Mechanical overload and skeletal muscle fiber hyperplasia: a meta-analysis

George Kelley

Abstract

Kelley, George. Mechanical overload and skeletal muscle fiber hyperplasia: a meta-analysis. J. Appl. Physiol. 81(4): 1584–1588, 1996.—With use of the meta-analytic approach, the purpose of this study was to examine the effects of mechanical overload on skeletal muscle fiber number in animals. A total of 17 studies yielding 37 data points and 360 subjects met the initial inclusion criteria:1) “basic” research studies published in journals, 2) animals (no humans) as subjects, 3) control group included, 4) some type of mechanical overload (stretch, exercise, or compensatory hypertrophy) used to induce changes in muscle fiber number, and5) sufficient data to accurately calculate percent changes in muscle fiber number. Across all designs and categories, statistically significant increases were found for muscle fiber number [15.00 ± 19.60% (SD), 95% confidence interval = 8.65–21.53], muscle fiber area (31.60 ± 44.30%, 95% confidence interval = 16.83–46.37), and muscle mass (90.50 ± 86.50%, 95% confidence interval = 61.59–119.34). When partitioned according to the fiber-counting technique, larger increases in muscle fiber number were found by using the histological vs. nitric acid digestion method (histological = 20.70%, nitric acid digestion = 11.10%; P = 0.14). Increases in fiber number partitioned according to species were greatest among those groups that used an avian vs. mammalian model (avian = 20.95%, mammalian = 7.97%;P = 0.07). Stretch overload yielded larger increases in muscle fiber number than did exercise and compensatory hypertrophy (stretch = 20.95%, exercise = 11.59%, compensatory hypertrophy = 5.44%; P = 0.06). No significant differences between changes in fiber number were found when data were partitioned according to type of control (intra-animal = 15.20%, between animal = 13.90%;P = 0.82) or fiber arrangement of muscle (parallel = 15.80%, pennate = 11.60%;P = 0.61). The results of this study suggest that in several animal species certain forms of mechanical overload increase muscle fiber number.

  • muscle mass
  • enlargement
  • hypertrophy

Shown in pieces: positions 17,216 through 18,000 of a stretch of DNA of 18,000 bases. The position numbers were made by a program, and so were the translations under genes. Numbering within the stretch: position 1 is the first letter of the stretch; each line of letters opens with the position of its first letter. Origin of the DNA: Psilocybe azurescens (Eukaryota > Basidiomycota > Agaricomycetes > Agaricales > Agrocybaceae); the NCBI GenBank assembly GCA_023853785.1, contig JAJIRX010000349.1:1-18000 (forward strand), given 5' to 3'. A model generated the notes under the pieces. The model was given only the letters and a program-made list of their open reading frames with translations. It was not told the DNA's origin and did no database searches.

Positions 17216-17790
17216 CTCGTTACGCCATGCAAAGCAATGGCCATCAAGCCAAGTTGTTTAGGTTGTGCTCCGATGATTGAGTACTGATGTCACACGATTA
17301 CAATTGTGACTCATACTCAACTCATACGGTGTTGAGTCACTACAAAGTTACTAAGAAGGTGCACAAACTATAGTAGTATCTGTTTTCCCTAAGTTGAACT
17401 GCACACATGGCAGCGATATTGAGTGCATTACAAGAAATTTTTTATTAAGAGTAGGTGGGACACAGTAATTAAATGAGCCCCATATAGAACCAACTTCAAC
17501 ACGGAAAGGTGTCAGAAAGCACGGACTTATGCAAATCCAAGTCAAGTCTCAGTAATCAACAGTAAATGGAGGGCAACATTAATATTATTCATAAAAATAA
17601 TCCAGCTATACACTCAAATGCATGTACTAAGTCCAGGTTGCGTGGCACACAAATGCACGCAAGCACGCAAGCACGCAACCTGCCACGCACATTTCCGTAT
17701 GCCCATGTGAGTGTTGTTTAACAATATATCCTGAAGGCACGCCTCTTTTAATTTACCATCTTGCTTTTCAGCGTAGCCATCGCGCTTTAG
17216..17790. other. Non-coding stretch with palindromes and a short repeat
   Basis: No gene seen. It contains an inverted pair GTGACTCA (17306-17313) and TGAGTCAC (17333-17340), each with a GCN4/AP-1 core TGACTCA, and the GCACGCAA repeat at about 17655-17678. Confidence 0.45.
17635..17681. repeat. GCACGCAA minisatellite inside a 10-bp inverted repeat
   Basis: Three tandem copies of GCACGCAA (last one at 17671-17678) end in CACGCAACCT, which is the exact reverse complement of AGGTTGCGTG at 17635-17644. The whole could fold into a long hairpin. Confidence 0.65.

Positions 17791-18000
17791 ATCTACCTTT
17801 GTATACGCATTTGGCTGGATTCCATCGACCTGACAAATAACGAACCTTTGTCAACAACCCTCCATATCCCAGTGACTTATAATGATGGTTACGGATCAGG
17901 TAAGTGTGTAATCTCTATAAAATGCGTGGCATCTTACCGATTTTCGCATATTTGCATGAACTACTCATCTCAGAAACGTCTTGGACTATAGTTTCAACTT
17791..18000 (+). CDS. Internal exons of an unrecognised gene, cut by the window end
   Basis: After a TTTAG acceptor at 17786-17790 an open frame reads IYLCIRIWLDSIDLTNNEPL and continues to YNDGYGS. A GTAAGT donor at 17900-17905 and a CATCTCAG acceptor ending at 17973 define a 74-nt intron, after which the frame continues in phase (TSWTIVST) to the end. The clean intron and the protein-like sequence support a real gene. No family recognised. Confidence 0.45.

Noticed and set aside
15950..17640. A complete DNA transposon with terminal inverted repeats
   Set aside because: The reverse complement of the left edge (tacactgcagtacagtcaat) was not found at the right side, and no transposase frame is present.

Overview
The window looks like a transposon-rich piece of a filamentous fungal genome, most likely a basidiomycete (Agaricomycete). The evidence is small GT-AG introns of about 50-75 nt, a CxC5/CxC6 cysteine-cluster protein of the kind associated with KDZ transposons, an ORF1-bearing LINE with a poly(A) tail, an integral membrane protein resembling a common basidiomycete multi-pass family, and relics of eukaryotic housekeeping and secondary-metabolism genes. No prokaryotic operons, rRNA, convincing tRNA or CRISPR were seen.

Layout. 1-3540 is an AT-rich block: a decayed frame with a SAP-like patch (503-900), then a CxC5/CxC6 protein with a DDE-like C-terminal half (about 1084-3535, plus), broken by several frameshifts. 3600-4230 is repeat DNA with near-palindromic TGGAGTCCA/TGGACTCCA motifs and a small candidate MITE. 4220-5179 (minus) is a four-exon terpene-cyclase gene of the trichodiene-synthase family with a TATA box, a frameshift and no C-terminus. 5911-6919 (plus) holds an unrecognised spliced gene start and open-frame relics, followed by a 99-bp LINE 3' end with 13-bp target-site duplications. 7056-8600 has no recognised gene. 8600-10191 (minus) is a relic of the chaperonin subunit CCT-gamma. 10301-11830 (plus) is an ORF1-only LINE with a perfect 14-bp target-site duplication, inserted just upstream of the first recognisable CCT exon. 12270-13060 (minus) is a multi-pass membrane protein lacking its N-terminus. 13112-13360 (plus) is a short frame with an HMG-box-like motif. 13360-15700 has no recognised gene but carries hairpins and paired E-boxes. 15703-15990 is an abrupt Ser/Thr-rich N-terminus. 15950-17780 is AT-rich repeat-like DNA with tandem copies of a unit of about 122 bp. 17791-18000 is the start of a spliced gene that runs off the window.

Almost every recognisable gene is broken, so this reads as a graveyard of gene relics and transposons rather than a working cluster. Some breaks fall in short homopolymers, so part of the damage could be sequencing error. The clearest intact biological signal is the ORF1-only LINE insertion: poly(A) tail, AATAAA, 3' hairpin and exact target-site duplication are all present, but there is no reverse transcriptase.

recently, a narrative review has suggested that increases in muscle fiber number (hyperplasia) in animals occur as a result of stretch overload, whereas compensatory hypertrophy (ablation, tenotomy) does not generally change fiber number (8). In addition, it was also reported that exercise models in animals have led to mixed results with regard to increases in muscle fiber number (8). Although the above-mentioned review provided valuable information, it relied on the traditional narrative approach, that is, chronologically arranging and then describing studies. A need exists for the quantification of the magnitude and direction of changes in skeletal muscle fiber number as a result of different types of mechanical overload in animals. Thus the purpose of this study was to use the meta-analytic approach (12, 14, 20, 26) to examine the effect of different types of mechanical overload (stretch, exercise, and compensatory hypertrophy) on skeletal muscle fiber number in animals.

METHODS

Literature search.

The search for literature was limited to studies published in journals between January 1966 and December 1994. Studies in English-language journals were obtained from computer searches (Medline) as well as hand searches and cross-referencing. The search for studies in foreign-language journals was limited to computer searches (Medline) only. Specific inclusion criteria were1) “basic” research studies published in journals, 2) animals (no humans) as subjects, 3) control group (intra- or between animal) included,4) some type of mechanical overload employed (stretch, exercise, compensatory hypertrophy), and (5) sufficient data to calculate percent changes in muscle fiber number. Human studies were not included in this analysis for two reasons:1) only one study providing quantitative data on humans is known to exist and2) the methods used to examine muscle fiber number in humans are not as accurate as in animals (29).